In some respects, Justin Thomas is just what you’d expect to get if you asked central casting to send over a millennial golfer—joggers and hoodies, niblick-thin physique, social media playfulness, an easy swagger that is the privilege of youth. Yet a case can be made that Thomas is the most old school player on the PGA Tour, and Friday at the PGA Championship should be entered into the book of evidence.Continue reading “He looks like a typical millennial, but Justin Thomas is the most old school player in golf”
Thirteen years after he last competed in one, major championships are still proving a reliable source of disappointment for Greg Norman. At last month’s Masters, Augusta National chairman Fred Ridley clearly signaled his support for golf’s existing world order, thereby tacitly rejecting Norman’s Saudi-funded effort to carve off the top of the professional game. On Tuesday at the PGA Championship, the Great White Pilot Fish was served even less nourishment.Continue reading “Phil Mickelson, Greg Norman getting a cool reception at the major they’re not attending.”
As job security goes, PGA Tour caddies enjoy about as much of it as Kim Jong Un’s inner circle, and often alongside an equally capricious man with absolute authority. Only in the manner of their dismissal do caddies have an edge on the Pyongyang cognoscenti.
The attributes Tour players seek in a wingman are as personal as fingerprints. Some require only punctuality and an accurate yardage. Others need more — help reading putts or pulling clubs or being talked off a ledge. There are players who want a friend on the bag, or a proxy psychologist or simply someone to blame. Good caddies know what the boss wants and mold accordingly. And if they’re successful, they’ll gain a solid enough reputation to get another bag when he fires them.Continue reading “Ignore the talk about ‘family’—loyalty between PGA Tour players and caddies has its limits.”
Justin Thomas doesn’t seem the type to read Oscar Wilde, but he might nevertheless wince at the painful truth in the Irish author’s acid observation that experience is the hardest teacher because it gives the exam first and the lesson afterward.
Barely two weeks in and 2021 is already delivering a tough (and expensive) lesson to the world No. 3, who was dumped by Ralph Lauren in the wake of an incident at the Sentry Tournament of Champions when he audibly muttered a homophobic slur after missing a putt.Continue reading “Justin Thomas Learned Something This Week. Everyone Else? Not So Much.”
In the run-up to the 2016 Ryder Cup, a friend of mine sat in a meeting during which a senior golf industry executive wondered aloud about the possibility that a member of the U.S. team might take a knee during the ceremonies to protest racial injustice. It was a laughable notion, since the only issues on which PGA Tour players have been apt to take a stand are slow play and high taxes.
This ought to have been an outstanding week for Miller Brady. The PGA Tour Champions, of which Brady is president, began its season in Hawaii with more fanfare than usual thanks to the debut of Hall of Famer Ernie Els. Nor is Els the only major winner who will slather on the Bengay and saddle up for the senior circuit in 2020. Jim Furyk and Mike Weir both turn 50 on May 12, with Rich Beem following in August.
Yet for all the promise this year holds for Brady, it presents a problem too: Phil Mickelson.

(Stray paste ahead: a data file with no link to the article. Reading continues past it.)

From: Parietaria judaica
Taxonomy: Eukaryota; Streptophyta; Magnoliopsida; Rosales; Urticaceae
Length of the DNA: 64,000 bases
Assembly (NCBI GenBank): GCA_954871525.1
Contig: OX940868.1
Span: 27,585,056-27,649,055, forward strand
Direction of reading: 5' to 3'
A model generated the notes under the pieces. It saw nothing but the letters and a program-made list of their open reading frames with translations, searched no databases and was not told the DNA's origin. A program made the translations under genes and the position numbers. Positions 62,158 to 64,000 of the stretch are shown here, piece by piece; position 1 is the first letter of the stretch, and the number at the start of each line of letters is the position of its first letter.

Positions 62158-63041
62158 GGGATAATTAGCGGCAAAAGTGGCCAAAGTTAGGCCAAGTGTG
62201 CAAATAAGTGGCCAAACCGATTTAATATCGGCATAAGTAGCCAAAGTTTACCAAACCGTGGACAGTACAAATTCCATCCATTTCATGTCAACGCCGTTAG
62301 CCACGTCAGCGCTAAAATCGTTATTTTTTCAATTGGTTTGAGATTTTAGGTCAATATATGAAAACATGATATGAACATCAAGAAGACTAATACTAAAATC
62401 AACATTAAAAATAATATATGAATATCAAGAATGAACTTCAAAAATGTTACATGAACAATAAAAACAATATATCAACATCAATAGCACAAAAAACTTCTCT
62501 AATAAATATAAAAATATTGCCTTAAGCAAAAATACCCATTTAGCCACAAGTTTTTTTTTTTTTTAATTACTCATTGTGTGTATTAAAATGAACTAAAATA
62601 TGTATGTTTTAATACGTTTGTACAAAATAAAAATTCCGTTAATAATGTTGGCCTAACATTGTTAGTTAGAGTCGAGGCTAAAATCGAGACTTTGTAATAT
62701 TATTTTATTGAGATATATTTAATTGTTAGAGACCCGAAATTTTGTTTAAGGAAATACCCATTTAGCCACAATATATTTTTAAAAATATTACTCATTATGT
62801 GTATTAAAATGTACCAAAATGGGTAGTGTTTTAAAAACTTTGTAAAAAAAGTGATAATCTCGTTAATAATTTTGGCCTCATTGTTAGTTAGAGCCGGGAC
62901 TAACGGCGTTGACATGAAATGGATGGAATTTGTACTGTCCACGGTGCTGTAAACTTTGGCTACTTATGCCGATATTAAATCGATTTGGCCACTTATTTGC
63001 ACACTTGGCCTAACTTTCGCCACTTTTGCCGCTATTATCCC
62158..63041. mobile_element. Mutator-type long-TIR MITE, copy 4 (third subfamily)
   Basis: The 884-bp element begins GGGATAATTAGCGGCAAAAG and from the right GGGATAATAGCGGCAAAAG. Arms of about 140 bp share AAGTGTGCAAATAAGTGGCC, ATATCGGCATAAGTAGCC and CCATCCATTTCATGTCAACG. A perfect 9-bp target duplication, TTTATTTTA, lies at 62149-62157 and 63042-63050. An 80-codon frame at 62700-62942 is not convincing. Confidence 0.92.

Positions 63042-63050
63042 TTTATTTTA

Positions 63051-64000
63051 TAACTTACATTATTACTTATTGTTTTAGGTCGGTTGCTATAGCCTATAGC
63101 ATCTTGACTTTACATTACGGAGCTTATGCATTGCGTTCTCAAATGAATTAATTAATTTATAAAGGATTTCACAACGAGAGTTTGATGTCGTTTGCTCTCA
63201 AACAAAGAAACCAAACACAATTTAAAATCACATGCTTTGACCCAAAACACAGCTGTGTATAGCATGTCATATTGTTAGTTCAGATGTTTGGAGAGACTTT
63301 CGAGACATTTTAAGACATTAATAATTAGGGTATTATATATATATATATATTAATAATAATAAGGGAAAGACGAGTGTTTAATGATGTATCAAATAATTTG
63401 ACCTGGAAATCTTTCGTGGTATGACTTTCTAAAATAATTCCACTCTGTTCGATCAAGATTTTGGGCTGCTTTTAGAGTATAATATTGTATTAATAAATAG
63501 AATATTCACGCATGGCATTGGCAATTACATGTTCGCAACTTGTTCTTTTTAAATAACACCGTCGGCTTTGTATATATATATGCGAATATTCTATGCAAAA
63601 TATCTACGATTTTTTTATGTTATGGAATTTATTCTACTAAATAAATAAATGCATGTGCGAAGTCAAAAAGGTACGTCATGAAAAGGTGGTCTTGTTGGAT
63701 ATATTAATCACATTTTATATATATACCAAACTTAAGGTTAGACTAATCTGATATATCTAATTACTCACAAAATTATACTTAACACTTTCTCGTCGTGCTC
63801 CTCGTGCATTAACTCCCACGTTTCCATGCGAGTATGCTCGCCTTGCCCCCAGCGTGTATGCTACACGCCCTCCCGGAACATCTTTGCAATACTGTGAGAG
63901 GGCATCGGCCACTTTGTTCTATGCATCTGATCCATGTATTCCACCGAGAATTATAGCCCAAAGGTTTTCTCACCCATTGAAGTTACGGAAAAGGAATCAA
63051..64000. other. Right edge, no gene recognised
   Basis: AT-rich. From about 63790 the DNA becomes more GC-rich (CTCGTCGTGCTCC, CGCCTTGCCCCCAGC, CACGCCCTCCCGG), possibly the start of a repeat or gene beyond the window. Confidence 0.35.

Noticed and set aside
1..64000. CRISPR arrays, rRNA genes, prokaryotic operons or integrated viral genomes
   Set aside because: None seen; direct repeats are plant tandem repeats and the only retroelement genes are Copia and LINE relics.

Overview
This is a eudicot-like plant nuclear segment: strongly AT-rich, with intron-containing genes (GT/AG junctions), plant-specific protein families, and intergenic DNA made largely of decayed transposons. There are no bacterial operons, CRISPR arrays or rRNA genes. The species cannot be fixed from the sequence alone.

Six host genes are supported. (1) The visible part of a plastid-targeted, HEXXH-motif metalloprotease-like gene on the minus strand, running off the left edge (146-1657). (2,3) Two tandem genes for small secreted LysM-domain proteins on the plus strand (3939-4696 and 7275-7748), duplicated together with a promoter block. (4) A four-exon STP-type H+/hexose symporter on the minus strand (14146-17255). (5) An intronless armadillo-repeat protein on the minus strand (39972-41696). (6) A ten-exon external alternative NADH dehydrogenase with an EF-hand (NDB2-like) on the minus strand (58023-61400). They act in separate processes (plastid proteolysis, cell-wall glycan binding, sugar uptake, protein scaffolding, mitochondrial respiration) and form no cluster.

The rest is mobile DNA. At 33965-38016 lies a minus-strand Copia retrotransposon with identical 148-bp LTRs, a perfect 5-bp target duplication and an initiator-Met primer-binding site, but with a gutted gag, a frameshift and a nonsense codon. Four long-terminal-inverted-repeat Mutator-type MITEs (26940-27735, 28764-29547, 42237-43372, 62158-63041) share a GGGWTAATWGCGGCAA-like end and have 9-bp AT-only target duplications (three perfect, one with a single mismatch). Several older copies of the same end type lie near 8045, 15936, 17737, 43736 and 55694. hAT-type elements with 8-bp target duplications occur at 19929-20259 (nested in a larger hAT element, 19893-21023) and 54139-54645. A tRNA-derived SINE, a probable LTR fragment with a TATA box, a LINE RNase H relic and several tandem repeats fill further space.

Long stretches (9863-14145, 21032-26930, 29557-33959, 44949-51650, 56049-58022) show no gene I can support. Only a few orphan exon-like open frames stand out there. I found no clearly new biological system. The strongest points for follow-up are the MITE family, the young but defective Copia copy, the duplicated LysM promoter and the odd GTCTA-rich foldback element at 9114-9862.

From the range at Bellerive I joined Damon Hack and John Cook to discuss the prospects of three favorites at the PGA Championship.
The debate over unruly crowd behavior at golf tournaments is – much like those troublesome fans – growing louder, increasingly fractious and more persistent. A welcome respite looms at golf’s marquee event.
You probably won’t hear much chatter on that subject during the Masters, chiefly because you won’t hear much of the hecklers either. Enforcing rules that seem outdated is a tradition unlike any other at Augusta National, but one tradition warrants celebrating: A patron who bellows abuse or inanities at a player quickly will feel security on his collar (it’s always a “him”) and swiftly be shown to the street.
You won’t hear Augusta National chairman Fred Ridley asking for patience or acceptance of the lobotomized louts, or requesting that players simply deal with the disruption. Spectators pay to watch the show, not to be part of it. The Masters Committee understands that.
Why can’t the PGA Tour?
It’s hard to avoid Golf Bro these days. He’s at every PGA Tour event, usually carrying more beer than brain cells, and always possessed of a garrulous self-regard while destitute of self-awareness.
If you’re not fortunate enough to attend a tournament to hear Golf Bro holler his witticisms in person, fear not, for he pollutes the airwaves as enthusiastically he does the fairways. When did you last enjoy a broadcast without shots being punctuated with cries of “Baba Booey” or “Mashed Potato?” Those well-worn phrases are seemingly akin to reciting Shakespeare for the sloshed.
When you’ve had a season like that of Justin Thomas, it can be difficult to determine the most important metric amid such heady success. Unless you’re his dad.
Mike Thomas can recite chapter and verse on the accomplishments that are expected to earn his son the PGA Tour Player of the Year award: the five wins, the first major victory at the PGA Championship, the FedEx Cup title, record-setting rounds (59 at the Sony Open, 63 at the U.S. Open), the Arnold Palmer Award for topping the money list, the 3½-1½ record in his first U.S. team appearance at the Presidents Cup.
The 2017 season has brought an avalanche of accolades for the 24-year-old, but none of those tops his old man’s list of what matters.